The more closely the content matches the question, the higher in search results it will be. It’s not about gaming the Google system. It’s not even about paying to have your site show up in the top AD space. Most people skip those first few ads and jump to the meaty content that is showing up organically (naturally or earned). Content that is created specifically to answer the unique questions your ideal customers have is search engine GOLD. When you start sharing that content across your social media channels, those veins of gold will lead people to your GOLDMINE.
One of the challenges a business owner has is juggling all that is involved in running a successful business. Marketing activities tend to get put to the back burner while fires are handled that are blazing on the front. But when you look at the ROI (RISK OF IGNORING) of content and social marketing, the lack of new business can soon be a front-burner issue.
Google and other search engines want to make sure they are serving up the best, most relevant (and localized when possible) content to the person searching. Making time to create helpful and interesting content is a must in today’s digital world. It is the best and, quite frankly, the most effective form of marketing you can do.
The good news is, it’s no longer a mystery what it will do for your business!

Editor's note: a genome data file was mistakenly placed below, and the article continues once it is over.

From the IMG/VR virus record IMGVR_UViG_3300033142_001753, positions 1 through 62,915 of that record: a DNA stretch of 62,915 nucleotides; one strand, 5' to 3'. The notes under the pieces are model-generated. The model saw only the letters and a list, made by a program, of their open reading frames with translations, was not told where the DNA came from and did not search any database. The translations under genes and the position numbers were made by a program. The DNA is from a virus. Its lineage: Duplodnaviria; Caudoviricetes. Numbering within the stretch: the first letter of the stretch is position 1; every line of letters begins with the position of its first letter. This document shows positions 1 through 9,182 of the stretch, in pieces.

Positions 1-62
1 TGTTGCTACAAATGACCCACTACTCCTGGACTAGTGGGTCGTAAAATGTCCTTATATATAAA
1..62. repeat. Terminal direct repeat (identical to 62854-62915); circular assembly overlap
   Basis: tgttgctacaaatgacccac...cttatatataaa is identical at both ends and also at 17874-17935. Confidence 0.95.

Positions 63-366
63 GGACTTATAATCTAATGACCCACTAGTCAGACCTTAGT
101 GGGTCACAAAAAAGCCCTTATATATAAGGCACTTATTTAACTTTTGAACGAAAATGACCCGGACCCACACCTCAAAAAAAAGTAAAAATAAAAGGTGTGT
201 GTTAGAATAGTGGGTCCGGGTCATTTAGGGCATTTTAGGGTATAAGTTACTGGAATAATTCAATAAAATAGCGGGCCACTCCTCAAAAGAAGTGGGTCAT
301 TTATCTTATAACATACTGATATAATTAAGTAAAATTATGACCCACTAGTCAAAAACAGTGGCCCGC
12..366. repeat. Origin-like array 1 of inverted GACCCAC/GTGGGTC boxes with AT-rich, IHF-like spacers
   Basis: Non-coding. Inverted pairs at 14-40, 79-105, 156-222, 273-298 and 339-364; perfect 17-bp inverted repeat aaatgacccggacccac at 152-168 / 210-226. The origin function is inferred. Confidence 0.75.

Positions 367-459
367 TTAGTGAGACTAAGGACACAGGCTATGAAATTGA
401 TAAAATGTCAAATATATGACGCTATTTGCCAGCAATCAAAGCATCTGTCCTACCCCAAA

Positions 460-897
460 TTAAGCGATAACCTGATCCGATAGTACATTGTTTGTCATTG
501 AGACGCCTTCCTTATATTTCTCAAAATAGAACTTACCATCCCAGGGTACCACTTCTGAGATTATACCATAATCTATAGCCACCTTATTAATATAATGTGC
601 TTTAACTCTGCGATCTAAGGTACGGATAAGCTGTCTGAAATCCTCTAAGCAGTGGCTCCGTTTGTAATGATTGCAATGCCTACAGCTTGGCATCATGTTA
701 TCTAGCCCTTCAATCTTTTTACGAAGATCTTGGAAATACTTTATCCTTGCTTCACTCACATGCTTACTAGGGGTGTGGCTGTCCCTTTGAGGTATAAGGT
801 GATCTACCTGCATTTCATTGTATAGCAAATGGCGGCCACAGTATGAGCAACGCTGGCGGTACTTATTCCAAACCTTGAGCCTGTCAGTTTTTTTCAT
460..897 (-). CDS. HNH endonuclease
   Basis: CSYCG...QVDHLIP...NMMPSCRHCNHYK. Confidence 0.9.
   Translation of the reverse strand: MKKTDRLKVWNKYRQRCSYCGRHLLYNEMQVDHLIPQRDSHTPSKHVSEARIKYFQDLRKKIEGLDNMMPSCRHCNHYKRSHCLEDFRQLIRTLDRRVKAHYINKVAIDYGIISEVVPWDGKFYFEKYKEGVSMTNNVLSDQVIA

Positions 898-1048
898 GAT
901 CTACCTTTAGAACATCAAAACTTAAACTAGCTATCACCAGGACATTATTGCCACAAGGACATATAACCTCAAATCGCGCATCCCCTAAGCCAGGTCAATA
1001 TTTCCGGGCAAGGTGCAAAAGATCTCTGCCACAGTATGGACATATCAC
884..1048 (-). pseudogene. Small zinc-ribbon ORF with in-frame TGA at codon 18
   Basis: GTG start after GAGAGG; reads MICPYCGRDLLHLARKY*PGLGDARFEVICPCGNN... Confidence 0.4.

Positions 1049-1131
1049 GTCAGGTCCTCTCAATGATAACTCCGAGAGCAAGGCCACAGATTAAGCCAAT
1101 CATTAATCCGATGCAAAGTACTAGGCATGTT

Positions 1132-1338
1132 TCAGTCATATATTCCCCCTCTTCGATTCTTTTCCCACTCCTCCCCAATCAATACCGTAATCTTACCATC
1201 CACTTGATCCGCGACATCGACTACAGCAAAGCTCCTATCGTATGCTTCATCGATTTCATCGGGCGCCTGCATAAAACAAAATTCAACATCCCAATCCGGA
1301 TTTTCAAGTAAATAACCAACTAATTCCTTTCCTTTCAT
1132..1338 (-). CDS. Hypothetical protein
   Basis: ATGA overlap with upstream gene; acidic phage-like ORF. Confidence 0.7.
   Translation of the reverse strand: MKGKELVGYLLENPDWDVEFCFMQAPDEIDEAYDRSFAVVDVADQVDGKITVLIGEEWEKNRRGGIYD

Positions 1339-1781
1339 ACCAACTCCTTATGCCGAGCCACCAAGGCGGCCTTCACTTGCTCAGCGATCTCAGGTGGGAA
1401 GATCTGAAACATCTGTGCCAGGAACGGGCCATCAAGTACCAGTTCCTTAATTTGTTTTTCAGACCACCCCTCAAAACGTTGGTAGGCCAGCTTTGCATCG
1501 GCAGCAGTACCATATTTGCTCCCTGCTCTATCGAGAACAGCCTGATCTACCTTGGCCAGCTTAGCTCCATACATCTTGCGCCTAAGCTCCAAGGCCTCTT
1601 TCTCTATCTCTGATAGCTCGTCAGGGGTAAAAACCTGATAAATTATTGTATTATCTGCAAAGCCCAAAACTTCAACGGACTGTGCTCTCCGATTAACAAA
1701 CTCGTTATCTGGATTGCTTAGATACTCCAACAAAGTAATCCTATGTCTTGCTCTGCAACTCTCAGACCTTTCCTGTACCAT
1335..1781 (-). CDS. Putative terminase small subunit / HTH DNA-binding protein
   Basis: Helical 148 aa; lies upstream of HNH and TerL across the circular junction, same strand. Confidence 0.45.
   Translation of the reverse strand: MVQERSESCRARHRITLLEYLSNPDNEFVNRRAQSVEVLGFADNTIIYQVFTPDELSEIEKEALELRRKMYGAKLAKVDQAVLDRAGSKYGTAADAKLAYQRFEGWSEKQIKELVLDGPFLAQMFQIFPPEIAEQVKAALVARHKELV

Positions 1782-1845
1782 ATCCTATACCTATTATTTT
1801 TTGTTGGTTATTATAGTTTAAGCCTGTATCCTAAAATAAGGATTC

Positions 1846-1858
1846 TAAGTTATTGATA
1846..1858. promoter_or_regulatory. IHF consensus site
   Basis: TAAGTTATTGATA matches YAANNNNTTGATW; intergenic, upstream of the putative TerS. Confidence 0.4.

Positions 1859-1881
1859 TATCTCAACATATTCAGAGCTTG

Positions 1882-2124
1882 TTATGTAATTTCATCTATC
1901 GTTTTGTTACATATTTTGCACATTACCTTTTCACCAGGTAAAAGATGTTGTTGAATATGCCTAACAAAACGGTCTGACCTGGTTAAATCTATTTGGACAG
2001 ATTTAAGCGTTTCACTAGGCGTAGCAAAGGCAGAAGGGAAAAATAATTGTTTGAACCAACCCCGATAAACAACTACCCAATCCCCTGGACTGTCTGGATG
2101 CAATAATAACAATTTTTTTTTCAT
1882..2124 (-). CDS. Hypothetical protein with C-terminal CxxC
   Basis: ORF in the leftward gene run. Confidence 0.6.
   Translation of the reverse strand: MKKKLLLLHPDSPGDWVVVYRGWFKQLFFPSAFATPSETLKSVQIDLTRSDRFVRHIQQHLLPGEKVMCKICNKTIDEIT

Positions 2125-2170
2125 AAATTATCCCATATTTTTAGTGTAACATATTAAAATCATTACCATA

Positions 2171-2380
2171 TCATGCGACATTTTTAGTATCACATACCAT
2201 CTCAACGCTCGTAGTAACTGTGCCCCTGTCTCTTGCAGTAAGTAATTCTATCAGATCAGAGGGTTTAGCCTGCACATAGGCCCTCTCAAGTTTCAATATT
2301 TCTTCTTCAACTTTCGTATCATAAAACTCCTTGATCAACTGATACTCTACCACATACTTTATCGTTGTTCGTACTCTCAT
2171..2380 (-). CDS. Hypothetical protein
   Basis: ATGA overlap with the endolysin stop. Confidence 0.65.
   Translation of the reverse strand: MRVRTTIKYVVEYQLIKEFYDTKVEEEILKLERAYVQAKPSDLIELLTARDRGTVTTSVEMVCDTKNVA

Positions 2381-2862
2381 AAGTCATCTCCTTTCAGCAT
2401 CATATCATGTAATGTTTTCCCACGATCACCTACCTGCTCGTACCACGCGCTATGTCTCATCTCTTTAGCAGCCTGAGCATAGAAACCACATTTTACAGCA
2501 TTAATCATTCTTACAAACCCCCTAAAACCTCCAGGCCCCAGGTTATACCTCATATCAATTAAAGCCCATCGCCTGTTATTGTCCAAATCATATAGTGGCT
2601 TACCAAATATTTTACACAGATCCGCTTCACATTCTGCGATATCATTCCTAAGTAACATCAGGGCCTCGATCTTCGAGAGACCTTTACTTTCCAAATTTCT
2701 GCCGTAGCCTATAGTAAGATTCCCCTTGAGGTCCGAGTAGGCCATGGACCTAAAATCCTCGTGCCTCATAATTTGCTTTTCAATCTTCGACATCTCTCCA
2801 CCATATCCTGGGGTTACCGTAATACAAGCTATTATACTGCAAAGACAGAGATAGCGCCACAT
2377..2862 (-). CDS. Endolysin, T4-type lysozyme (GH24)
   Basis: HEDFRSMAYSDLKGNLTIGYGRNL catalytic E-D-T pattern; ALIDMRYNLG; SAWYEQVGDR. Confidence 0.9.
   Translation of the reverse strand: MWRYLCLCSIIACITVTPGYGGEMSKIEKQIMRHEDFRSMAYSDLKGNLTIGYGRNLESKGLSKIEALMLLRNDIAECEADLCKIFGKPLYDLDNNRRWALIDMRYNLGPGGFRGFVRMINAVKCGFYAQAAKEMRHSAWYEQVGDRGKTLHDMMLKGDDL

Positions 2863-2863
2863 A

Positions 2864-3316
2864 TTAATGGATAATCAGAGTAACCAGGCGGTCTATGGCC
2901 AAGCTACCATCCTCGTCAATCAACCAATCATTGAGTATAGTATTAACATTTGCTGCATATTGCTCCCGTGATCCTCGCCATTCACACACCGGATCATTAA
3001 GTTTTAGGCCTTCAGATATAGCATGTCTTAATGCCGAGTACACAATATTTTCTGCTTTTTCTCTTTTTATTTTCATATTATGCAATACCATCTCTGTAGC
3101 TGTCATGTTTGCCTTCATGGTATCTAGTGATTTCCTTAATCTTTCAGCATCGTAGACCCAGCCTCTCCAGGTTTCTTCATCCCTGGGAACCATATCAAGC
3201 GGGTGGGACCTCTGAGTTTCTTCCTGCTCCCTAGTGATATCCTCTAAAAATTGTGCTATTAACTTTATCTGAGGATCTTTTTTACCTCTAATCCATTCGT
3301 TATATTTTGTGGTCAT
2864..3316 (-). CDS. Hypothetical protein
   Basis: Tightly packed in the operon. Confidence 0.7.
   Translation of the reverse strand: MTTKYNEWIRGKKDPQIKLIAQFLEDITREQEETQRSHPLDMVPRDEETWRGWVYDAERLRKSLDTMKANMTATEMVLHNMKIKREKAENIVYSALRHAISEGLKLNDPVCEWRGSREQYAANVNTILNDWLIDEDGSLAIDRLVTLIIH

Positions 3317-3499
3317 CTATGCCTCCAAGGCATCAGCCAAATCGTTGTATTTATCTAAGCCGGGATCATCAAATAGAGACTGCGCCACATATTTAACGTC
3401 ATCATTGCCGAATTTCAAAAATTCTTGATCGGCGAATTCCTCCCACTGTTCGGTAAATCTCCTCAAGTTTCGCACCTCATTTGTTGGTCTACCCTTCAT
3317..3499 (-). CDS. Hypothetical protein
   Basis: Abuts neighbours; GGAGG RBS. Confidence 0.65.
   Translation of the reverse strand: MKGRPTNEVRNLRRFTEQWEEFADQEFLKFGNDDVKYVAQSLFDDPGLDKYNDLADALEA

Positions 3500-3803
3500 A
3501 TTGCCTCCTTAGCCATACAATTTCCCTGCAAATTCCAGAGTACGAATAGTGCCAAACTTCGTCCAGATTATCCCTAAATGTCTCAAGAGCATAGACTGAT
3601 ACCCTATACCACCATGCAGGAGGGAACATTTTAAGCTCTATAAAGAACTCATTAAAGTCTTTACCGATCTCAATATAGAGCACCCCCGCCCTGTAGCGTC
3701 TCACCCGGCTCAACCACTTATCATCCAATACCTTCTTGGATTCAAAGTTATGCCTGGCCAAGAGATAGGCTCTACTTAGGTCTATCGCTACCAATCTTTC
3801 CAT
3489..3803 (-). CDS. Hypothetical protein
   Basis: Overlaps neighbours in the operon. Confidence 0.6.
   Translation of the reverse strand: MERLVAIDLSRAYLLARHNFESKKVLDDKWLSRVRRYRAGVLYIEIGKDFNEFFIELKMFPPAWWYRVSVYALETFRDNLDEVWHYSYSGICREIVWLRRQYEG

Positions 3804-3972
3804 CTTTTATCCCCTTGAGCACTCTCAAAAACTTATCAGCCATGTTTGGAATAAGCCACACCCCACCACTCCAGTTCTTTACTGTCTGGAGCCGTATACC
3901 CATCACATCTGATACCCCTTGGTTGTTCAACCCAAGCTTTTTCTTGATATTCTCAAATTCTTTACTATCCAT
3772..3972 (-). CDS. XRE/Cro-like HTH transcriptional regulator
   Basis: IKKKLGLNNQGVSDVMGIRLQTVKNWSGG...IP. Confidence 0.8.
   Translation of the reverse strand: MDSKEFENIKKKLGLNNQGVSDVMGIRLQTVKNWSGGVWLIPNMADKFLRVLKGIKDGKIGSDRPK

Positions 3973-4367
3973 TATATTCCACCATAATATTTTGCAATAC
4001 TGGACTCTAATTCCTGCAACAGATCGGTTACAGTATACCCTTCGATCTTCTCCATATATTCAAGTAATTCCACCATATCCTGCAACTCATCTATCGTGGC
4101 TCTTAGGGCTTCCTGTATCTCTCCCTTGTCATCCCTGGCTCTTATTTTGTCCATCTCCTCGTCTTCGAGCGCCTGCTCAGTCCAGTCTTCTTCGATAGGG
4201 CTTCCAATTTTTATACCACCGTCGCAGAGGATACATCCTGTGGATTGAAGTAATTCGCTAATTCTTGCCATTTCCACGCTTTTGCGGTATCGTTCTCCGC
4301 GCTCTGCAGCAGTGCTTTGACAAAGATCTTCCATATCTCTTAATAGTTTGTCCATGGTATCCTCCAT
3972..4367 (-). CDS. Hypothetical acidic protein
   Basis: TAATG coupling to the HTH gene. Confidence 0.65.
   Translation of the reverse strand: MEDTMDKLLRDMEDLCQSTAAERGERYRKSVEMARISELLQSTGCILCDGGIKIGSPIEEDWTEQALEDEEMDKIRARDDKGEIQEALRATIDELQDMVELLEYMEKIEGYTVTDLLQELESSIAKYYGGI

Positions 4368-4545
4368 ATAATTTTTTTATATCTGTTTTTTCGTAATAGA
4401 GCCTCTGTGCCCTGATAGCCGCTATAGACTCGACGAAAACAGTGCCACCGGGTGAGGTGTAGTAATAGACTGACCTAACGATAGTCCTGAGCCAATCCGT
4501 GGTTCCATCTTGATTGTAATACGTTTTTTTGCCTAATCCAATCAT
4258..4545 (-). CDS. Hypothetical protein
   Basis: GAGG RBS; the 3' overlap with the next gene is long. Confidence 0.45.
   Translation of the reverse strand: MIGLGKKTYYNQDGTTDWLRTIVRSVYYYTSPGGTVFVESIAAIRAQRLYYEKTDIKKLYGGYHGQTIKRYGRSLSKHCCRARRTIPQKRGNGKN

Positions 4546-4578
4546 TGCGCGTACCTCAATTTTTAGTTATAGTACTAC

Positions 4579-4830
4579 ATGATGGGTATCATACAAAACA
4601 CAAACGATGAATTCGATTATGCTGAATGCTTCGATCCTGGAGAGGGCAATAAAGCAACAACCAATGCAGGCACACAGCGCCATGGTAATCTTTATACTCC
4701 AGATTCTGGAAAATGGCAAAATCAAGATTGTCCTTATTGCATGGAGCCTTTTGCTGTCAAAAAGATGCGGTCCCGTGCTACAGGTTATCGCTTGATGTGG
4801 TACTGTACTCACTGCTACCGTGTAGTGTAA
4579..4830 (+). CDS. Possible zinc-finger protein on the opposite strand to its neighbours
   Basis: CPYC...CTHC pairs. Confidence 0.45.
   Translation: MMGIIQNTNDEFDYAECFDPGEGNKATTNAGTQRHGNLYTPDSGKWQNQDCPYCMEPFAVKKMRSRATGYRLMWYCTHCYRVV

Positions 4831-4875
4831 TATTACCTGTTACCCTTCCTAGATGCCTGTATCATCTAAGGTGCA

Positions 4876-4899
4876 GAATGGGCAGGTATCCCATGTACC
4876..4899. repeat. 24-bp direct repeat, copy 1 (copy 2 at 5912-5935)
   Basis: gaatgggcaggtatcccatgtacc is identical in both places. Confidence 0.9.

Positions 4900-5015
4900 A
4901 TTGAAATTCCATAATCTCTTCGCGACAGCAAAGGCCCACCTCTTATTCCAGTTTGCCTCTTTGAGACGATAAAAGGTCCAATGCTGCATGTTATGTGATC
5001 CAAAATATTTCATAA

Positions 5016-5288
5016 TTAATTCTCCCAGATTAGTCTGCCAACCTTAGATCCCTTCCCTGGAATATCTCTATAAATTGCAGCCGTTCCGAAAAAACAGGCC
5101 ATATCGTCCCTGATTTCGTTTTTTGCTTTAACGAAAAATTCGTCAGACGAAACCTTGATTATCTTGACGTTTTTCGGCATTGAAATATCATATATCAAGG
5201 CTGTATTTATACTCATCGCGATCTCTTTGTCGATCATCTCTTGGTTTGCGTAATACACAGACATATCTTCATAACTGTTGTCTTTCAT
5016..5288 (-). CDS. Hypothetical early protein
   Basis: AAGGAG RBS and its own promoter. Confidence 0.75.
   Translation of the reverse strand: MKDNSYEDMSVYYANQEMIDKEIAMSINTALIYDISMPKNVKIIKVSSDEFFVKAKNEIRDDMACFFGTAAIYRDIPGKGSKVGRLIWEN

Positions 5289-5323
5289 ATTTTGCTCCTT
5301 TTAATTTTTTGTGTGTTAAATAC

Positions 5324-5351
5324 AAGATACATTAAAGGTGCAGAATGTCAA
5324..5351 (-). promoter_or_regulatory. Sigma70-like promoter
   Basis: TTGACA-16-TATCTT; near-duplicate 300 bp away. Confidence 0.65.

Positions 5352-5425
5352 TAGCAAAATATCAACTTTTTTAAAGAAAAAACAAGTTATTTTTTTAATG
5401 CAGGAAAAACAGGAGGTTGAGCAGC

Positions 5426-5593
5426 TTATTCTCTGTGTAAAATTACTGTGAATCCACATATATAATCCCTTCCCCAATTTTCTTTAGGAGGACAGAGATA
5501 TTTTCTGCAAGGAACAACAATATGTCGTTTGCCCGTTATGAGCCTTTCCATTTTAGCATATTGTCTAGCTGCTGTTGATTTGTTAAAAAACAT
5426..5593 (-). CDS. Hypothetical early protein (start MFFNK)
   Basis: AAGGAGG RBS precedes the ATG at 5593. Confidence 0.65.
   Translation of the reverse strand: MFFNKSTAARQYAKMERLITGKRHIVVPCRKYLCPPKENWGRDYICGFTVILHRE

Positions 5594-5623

Most Read IRIS Articles of the Week: April 17-21
Here’s a look at the Top 11 Most Viewed Articles of the Week on IRIS.xyz, April 17-21, 2017
Click the headline to read the full article. Enjoy!
Like so many others in the industry, I was wrong. For years, I was certain that the bull market was nearing its end. I thought the market was over-extended, and that, surely, the wild equities run was coming to an end. But everyone else was bullish, and perhaps rightfully so. And while I’ve watched equities continue on their spectacular rise, I do think now is the time (really!) to put a hedge in place. Here’s why. Here’s how. — Adam Patti
The realities for fixed income investors have changed. How is this being reflected in markets? Bond investing has become increasingly difficult over the past decade. Markets have been heavily distorted by ultra-low interest rates and quantitative easing, as well as by extreme risk aversion in response to the global economic crisis and the eurozone debt crisis. — Nick Gartside